|2-21-19 Educaiton in the News|
Jersey Journal--So what makes a good superintendent? More than just a résumé
Wanted: A superintendent to oversee the education of thousands of students, manage more than $100 million in budget funds, while navigating an often-unpredictable political landscape.
With Bayonne’s interim superintendent set to depart in June, and Jersey City’s Board of Education move to relieve its superintendent of her duties, both districts are looking for a new top administrator.
But who is qualified for such a job and what type of skills are necessary?
Corey W. McDonald | The Jersey Journal| Updated Feb 20, 3:32 PM; Posted Feb 20, 12:43 PM
Chalkbeat--Years after laying them off, Newark brings back attendance workers to track down absent students
A new school-attendance squad is on the job in Newark, ready to phone families and track down truant students.
More than 40 new attendance counselors and truancy officers made their official debut this week — part of a campaign by Superintendent Roger León to curb rampant absenteeism in the district. The linchpin of León’s approach is the rehiring of the attendance workers, who were laid off nearly six years ago amid questions about their effectiveness.
The employees — some new and some returning — will help craft school attendance plans, contact families, and bring truant students back to class with the help of Newark police officers.
Patrick Wall| February 20, 2019
NY Times--As Students Struggle With Stress and Depression, Colleges Act as Counselors
The email set off alarms at Ithaca College.
“I’m literally fighting for my life but staying safe,” 22-year-old Christopher Biehn emailed a professor in late September. “I won’t be in class today (or perhaps for a bit) & just pray I won’t be hospitalized long-term.”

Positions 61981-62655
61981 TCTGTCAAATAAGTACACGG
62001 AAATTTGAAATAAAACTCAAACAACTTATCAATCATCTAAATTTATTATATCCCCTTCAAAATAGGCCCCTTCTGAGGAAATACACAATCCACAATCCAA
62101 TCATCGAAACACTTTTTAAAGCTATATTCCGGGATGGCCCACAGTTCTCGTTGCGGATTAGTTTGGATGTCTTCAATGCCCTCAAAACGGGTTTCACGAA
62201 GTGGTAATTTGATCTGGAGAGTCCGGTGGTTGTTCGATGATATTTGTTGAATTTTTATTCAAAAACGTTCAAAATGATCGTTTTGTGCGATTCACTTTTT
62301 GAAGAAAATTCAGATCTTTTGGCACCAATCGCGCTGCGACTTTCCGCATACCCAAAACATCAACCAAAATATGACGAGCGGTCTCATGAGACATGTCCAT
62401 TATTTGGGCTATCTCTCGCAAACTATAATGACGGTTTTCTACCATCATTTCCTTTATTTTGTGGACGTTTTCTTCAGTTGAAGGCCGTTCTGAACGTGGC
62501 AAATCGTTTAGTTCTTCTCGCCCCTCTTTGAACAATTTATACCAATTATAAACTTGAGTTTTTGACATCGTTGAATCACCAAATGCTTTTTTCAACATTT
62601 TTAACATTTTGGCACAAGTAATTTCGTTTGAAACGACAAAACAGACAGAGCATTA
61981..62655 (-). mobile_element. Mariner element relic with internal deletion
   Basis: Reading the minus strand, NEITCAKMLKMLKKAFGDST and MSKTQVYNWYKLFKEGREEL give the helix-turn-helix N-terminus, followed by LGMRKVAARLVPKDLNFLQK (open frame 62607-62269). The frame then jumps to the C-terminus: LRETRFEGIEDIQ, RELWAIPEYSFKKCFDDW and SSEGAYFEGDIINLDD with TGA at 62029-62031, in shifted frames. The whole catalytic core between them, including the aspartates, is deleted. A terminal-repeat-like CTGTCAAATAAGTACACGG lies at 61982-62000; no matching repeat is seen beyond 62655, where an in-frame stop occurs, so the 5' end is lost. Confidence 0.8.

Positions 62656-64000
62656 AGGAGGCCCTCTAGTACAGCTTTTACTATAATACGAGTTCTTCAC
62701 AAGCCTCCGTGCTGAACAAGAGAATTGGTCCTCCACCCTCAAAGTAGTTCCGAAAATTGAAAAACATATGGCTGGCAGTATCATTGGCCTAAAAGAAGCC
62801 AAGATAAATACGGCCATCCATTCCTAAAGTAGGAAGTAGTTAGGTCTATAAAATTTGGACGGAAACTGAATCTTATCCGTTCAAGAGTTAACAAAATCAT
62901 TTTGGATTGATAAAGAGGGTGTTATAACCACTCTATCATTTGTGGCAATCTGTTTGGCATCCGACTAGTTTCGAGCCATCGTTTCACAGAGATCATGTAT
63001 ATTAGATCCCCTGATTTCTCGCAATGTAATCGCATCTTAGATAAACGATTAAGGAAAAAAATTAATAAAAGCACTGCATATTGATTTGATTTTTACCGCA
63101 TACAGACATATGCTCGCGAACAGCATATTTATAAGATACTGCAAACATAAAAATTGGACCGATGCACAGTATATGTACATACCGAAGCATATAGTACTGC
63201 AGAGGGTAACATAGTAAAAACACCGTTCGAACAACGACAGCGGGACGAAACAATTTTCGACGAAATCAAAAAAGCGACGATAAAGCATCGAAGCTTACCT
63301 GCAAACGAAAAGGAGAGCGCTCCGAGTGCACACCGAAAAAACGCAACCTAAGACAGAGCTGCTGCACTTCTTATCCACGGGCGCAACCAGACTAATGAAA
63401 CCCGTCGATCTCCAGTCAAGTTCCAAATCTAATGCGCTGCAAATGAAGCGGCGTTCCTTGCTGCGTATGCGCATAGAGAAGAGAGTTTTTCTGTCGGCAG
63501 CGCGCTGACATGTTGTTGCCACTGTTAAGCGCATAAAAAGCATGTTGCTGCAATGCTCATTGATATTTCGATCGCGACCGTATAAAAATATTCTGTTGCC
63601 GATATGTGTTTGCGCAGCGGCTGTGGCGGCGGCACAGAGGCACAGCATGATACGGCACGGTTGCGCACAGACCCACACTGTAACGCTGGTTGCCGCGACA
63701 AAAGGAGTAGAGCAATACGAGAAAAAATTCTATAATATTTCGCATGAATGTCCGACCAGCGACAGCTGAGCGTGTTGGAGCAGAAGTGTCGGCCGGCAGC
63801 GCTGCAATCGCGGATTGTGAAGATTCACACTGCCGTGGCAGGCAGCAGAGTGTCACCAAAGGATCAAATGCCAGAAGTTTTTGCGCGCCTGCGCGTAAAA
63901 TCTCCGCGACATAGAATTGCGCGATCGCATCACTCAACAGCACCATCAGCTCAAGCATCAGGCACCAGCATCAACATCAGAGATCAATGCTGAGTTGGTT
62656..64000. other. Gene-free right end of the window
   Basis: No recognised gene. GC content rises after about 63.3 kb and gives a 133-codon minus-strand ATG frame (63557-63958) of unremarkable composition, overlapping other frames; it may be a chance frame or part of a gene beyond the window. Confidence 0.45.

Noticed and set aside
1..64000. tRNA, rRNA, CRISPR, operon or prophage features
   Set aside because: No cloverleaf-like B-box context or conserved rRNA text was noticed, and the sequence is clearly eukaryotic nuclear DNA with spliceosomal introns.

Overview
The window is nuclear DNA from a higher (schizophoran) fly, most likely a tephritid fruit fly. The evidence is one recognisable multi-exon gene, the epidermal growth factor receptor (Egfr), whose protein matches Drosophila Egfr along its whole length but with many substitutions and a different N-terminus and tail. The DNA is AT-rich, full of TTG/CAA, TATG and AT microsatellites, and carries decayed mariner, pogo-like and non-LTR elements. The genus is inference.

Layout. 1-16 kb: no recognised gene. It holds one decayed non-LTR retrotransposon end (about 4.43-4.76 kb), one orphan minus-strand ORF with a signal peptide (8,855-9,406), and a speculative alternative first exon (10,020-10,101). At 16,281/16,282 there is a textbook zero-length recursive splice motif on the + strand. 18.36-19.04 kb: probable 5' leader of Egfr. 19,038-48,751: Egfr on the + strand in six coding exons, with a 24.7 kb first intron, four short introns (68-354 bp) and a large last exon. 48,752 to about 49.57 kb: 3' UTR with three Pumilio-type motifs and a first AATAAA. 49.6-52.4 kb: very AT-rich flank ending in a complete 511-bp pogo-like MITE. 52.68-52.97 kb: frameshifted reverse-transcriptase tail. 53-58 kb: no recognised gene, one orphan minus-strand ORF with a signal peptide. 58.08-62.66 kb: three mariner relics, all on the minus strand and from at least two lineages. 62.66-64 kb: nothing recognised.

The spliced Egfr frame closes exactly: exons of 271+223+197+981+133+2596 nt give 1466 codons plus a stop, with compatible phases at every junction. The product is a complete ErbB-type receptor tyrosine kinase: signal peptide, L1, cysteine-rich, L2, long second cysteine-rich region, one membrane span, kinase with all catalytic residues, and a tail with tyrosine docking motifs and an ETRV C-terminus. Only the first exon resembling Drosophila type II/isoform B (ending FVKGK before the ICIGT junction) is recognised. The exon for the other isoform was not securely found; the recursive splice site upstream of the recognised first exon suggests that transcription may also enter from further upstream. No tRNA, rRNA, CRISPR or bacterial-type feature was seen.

Brad Wolverton| Feb. 21, 2019
The Atlantic--The U.S. Teaching Population Is Getting Bigger, and More Female
Women now make up a larger share of educators than they have in decades.
Teaching in the United States was once considered a career for men. Then the profession’s gender composition shifted dramatically around the mid-19th century, when the country’s public-school system was born. As schoolhouse doors opened to children of all social classes and genders, so too did the education profession. By the late 1880s, women made up a majority—63 percent—of all the country’s teachers (though men continued to make up most of the high-school teaching force until the late 1970s). Within a few decades, the choice to teach young children was solidified as an inherently “feminine” pursuit; in fact, girls who couldn’t or didn’t want to be homemakers had few other job options.
Alia Wong| Feb 20, 2019
Garden State Coalition of Schools